But a little goes a long way.
Sibusiso Nxumalo is a fourth-year medical student at UKZN. He’s been on an Umthombo scholarship since 2020, when he was in his second year.
Unlike many other bursaries, which give people a set amount of money at the end of the month, Umthombo’s financial assistance is set up in a more flexible way.
“At one point I needed a stethoscope in the middle of the month, which I couldn’t afford,” Nxumalo recalls. “Umthombo sorted that out for me immediately.”
Students who rely on NSFAS alone often don’t have such efficient access to funds.
Nxumalo says he’s seen some of his classmates struggle to get their course material online if the government-backed aid scheme doesn’t release students’ funding in time for the start of the academic year.
Says Nxumalo: “That financial assistance helps you to be at ease so that you can focus on your studies.”
A holiday job with a big pay-off
One of the first things Umthombo scholarship recipients told Bhekisisa when we asked them about the value of the programme, was that they are required to do holiday work at the local hospital where they first registered for the Foundation’s assistance.
MacGregor says this part of the programme was designed to help students build a connection with the staff at the facility that they will be assigned to work at once they’ve graduated, so that they’re more likely to return once they qualify.
The holiday internships also allow the health workers-in-training to get practical experience early.
Hlobiesile Nkosie, a fourth-year medical student with Umthombo, says: “Having to work in hospitals from our first year onward helps to build experience. By the time you start clinical work at medical school in the third or fourth year, it’s already a lot easier.”
‘I’ve always wanted to stay’
But do Umthombo students stick to their agreements to return to work in the rural areas where they grew up?
According to the nonprofit’s data, which Bhekisisa has seen, Umthombo supported 500 students between 1999 and 2016. Of that number, 415 (or 83%) ended up graduating on Umthombo bursaries.
Almost all of Umthombo’s graduates completed their contractual obligations to work at their local rural hospitals for as long as Umthombo funded their studies, a 2015 study published in the African Journal of Primary Health Care & Family Medicine shows.
From 1999 to 2013, only nine students had bought themselves out of their scholarship, while one student failed to meet their commitment or pay the Foundation back.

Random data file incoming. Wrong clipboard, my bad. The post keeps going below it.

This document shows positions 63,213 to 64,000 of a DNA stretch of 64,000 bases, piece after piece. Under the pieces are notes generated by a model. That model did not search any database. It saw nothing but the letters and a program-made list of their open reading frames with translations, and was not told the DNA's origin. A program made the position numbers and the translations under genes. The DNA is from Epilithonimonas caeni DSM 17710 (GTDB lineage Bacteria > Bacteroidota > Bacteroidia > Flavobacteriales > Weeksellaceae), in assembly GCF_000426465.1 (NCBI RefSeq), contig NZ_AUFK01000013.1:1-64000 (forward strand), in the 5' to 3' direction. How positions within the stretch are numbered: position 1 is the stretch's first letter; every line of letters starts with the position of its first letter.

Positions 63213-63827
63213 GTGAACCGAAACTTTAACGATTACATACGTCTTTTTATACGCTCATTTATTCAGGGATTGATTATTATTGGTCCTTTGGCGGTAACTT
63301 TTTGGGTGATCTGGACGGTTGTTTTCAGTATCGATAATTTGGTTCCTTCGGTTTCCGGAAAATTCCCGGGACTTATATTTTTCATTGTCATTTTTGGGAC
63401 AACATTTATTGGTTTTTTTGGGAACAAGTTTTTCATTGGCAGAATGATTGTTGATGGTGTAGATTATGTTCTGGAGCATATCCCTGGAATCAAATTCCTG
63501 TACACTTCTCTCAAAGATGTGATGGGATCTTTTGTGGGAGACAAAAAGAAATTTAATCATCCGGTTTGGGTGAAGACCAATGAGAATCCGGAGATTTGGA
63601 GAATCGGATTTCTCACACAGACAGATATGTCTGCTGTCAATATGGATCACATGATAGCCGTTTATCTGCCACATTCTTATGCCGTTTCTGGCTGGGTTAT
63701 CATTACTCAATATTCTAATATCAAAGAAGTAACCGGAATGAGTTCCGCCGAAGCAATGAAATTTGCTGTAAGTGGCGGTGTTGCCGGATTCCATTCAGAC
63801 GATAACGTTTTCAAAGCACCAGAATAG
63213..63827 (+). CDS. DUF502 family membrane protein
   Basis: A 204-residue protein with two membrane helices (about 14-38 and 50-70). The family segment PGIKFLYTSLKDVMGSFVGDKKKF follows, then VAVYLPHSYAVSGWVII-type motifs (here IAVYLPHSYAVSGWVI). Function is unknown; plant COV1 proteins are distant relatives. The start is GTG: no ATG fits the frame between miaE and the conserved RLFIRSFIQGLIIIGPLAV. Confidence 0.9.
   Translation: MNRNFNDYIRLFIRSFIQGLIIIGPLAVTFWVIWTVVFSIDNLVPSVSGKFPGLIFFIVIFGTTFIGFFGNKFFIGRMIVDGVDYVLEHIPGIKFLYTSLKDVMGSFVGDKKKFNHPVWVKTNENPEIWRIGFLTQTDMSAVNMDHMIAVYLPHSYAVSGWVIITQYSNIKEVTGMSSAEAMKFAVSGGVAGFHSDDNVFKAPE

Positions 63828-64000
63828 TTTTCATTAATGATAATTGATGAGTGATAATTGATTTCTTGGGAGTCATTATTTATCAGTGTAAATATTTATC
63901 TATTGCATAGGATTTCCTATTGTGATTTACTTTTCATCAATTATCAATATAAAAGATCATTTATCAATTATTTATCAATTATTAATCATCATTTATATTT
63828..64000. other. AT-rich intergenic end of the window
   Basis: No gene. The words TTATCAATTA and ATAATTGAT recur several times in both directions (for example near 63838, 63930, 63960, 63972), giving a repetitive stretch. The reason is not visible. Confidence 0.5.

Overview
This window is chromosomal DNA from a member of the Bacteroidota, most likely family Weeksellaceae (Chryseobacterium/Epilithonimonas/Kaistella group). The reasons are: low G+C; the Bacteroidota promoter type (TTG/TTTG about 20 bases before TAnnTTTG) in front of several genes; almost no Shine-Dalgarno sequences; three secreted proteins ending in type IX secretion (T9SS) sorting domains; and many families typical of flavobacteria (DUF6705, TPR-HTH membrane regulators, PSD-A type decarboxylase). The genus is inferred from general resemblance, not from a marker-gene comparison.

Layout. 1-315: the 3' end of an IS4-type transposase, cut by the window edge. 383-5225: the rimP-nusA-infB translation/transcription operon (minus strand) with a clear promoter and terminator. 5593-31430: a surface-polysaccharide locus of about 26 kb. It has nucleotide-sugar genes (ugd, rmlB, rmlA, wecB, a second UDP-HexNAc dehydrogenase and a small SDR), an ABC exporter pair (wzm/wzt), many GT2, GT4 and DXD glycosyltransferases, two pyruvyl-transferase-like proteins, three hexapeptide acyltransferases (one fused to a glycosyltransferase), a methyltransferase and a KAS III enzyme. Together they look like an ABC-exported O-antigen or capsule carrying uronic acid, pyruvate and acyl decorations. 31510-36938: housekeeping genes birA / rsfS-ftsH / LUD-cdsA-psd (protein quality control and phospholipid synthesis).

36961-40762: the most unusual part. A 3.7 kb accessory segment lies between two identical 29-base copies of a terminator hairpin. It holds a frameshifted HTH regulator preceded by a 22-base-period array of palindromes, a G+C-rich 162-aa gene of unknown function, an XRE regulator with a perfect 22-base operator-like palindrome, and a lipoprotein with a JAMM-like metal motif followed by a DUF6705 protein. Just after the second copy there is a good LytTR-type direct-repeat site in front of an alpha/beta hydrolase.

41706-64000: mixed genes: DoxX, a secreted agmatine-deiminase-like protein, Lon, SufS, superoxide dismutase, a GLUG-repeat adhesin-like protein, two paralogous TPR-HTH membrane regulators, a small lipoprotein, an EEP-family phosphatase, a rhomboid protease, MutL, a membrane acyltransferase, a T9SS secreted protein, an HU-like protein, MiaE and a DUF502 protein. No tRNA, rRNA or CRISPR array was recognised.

Of those who had completed their obligations, 72% continued to work in rural areas thereafter.
But recent budget restrictions at the KwaZulu-Natal health department have complicated matters; the department can no longer guarantee that there would be positions available to Umthombo graduates in the facility nearest to their hometown.
Salaries are one of the biggest costs to the department, so that’s where they started cutting, MacGregor explains. “Hospitals have been under pressure not to employ new people, including our graduates.”
In cases where graduates can’t find jobs near their hometowns, Umthombo helps them to find employment in other nearby rural areas.
Because provincial health departments’ budgets have increased at a slower rate than the intake of medical students, government hospitals “have not always been able to absorb the new doctors produced in the past years [after completing their internships and community service]”, says Nicholas Crisp, the deputy director general in the national health department tasked with implementing the country’s National Health Insurance (NHI) scheme.
The NHI will be like a large, state-funded medical aid, which will buy the same healthcare for everyone, regardless of their income.
“We simply just don’t have the money to fill all vacant positions or to create additional ones,” says Crisp.
In January, the KwaZulu-Natal health department, for example, issued a moratorium on the filling of posts (except for medical intern and community service positions, and those funded by special grants) “until further notice” — despite 29% of doctor jobs at clinics and 9% in hospitals being unfilled at the time.
The moratorium was lifted at the end of March, but solving the shortage of health professionals in the public health sector, and distributing health workers more equally among rural and urban areas, remains one of the NHI’s toughest tasks.
Back at Bethesda Hospital, Thulani Ngwenya says he’s fortunate to be able to treat people in the district where he grew up. He’s also the acting chief executive officer of the facility.
He has no plans to move out of rural KwaZulu-Natal anytime soon, he says.
Many doctors only stay at rural facilities until they’ve completed their training, but Ngwenya wants his community to benefit from his skills now that he has more experience.
He pauses then says: “I’ve always wanted to stay here. I think I’m going to.”